Travels in Geology January 2006
Belize: The ins and outs
Following a busy hurricane season, reports of ravaged resorts and washed away
beaches may deter you from heading to Mexico's Gulf Coast. But before giving
up hope for a midwinter respite, don't forget to consider the unscathed countries
farther south. A week or two of exploring Belize's inland jungle caves and
Maya ruins will please adventurers, while Belize's cayes (islands), just off
the coast, will satisfy snorkelers, divers and beach loungers.
River Cave is one of many caves within the jungles of Belize. Beneath the overhang shown here is the only entrance and exit for tourists who wish to see the cave formations and Maya artifacts inside. All images courtesy of Ben Babusis, Lightscape Gallery.
The best time to visit Belize's islands or mainland is during high season (also the dry and warm season), which runs from the end of November through April. Keep in mind, however, that Christmas, New Year's Day, Good Friday, and Easter Sunday are official holidays observed in Belize. Airline tickets might be more expensive around these dates, and transportation and services in Belize could be difficult to come by.
Most travelers fly into Phillip S.W. Goldson International Airport, which
can be reached via direct flights from Miami. From here you can rent a car or
take a taxi to Belize City or to the capital city Belmopan, from which you can
find any number of tour groups that will take you into the jungle.
One such group is the Caves Branch Jungle Lodge, a mere 19 kilometers south of Belmopan and located on privately owned 58,000 acres of pristine jungle. Once here, you will not find much reason to leave. Experienced guides can take you on tours that include caving, mountain biking, kayaking, diving and snorkeling, as well as outings to explore Maya ruins.
A Maya pot is precariously perched inside River Cave in Belize. Found in one piece almost 18 years ago at the same time that the cave was discovered, it likely transported water and food.
Caves and sinkholes at Caves Branch formed over thousands of years, as the
Caves Branch River and acidic rain carved away the limestone. Archaeologists
have found Maya artifacts in many of the caves, which they think were used for
the culture's rituals, including sacrifices. Look for pottery shards and pieces
of human remains as you maneuver around stalagmites and stalactites of River
Cave, and use ropes to climb the waterfalls (and get soaking wet) in Waterfall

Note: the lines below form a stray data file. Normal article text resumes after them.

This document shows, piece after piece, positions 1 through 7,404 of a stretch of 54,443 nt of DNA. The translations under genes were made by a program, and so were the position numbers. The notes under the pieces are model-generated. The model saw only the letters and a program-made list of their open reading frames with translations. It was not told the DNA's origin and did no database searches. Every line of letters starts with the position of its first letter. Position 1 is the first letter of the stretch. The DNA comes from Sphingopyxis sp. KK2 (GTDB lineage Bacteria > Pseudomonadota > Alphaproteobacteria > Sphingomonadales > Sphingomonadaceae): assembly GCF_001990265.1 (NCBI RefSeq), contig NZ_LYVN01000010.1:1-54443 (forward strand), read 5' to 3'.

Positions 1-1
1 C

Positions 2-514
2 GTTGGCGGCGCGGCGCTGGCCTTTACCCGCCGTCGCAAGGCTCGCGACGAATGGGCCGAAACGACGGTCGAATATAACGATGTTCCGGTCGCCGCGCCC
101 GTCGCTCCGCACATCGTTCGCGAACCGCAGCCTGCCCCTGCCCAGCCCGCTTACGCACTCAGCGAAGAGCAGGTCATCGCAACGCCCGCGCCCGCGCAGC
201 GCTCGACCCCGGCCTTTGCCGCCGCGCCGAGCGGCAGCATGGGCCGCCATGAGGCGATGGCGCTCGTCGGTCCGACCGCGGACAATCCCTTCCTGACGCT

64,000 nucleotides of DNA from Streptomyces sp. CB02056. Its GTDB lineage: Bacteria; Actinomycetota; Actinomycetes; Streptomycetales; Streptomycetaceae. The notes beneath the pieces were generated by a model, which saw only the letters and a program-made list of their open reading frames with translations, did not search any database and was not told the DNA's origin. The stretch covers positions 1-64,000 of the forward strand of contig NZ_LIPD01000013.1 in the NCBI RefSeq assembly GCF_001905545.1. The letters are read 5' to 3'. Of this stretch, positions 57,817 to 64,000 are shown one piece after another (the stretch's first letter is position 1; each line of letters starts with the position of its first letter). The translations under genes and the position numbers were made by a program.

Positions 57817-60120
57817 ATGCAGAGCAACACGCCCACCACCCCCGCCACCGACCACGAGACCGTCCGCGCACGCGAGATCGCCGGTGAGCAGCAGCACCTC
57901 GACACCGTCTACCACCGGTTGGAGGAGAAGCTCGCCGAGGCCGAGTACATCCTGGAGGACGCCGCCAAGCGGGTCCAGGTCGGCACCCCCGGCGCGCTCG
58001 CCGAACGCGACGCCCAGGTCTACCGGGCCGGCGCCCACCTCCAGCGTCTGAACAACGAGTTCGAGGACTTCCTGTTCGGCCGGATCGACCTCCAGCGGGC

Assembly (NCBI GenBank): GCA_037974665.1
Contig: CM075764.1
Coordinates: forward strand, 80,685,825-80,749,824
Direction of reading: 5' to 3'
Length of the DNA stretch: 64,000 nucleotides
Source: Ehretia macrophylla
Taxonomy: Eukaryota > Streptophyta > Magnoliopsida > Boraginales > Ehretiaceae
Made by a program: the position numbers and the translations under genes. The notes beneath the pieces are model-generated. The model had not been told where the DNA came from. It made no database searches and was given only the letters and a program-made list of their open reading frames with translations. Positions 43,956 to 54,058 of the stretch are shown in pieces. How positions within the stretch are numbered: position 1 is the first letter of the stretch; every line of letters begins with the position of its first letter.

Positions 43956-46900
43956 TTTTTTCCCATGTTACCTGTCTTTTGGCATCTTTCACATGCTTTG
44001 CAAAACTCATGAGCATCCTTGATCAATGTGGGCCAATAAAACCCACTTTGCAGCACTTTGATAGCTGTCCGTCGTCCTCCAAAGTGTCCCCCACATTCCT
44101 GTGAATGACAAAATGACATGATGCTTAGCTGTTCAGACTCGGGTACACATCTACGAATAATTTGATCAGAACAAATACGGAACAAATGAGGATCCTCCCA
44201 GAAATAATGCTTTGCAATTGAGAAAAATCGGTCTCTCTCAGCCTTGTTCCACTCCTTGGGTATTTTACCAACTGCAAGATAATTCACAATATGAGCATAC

Cave. Just be certain that you don't touch any formations — oil from your skin
will kill formations, some of which grow as slowly as a tenth of a millimeter
Tours from Caves Branch also provide transportation to Maya ruins throughout the country, such as Xuanantunich and Cahal Pech. Climb through the excavated temples or visit a Maya "ball court," a site where Maya priests would compete to kick a ball through a small vertical hoop, similar to a cross between modern soccer and basketball. Unlike today, however, the "winner" of this game would be sacrificed, which the Maya viewed as an honor and a quicker way to ascend the nine levels of the afterlife.
This 40-meter-tall Maya temple is located within the Xuanantunich ruins in Belize. The Caves Branch Jungle Lodge offers tours of this site, as well as many others.
The jungle can become oven-like, however, with the hottest days reaching 42
degrees Celsius (108 degrees Fahrenheit) with high humidity. For a break from
the heat, take Maya Island Air to any of the cayes, located between Belize's
mainland and the barrier reef, and relax in the cool tropical breezes.
Palm trees grow on a desolate island near Ambergris Caye. Cooler temperatures and sandy beaches are a stark contrast to the humid jungle of inland Belize, and are only a short flight away from Belize City.
The largest of the islands, Ambergris Caye, boasts a wide selection of hotels and restaurants. While visiting Ambergris, schedule a short boat trip out to Shark-Ray Alley. Friendly sharks and rays still gather here, which used to be the site where fishermen would dispose of fishing waste. Don't let the fearsome look of the nurse sharks keep you from taking a snorkel or a dive to feel their sandpaper-like skin — fish, not humans, are their preferred food.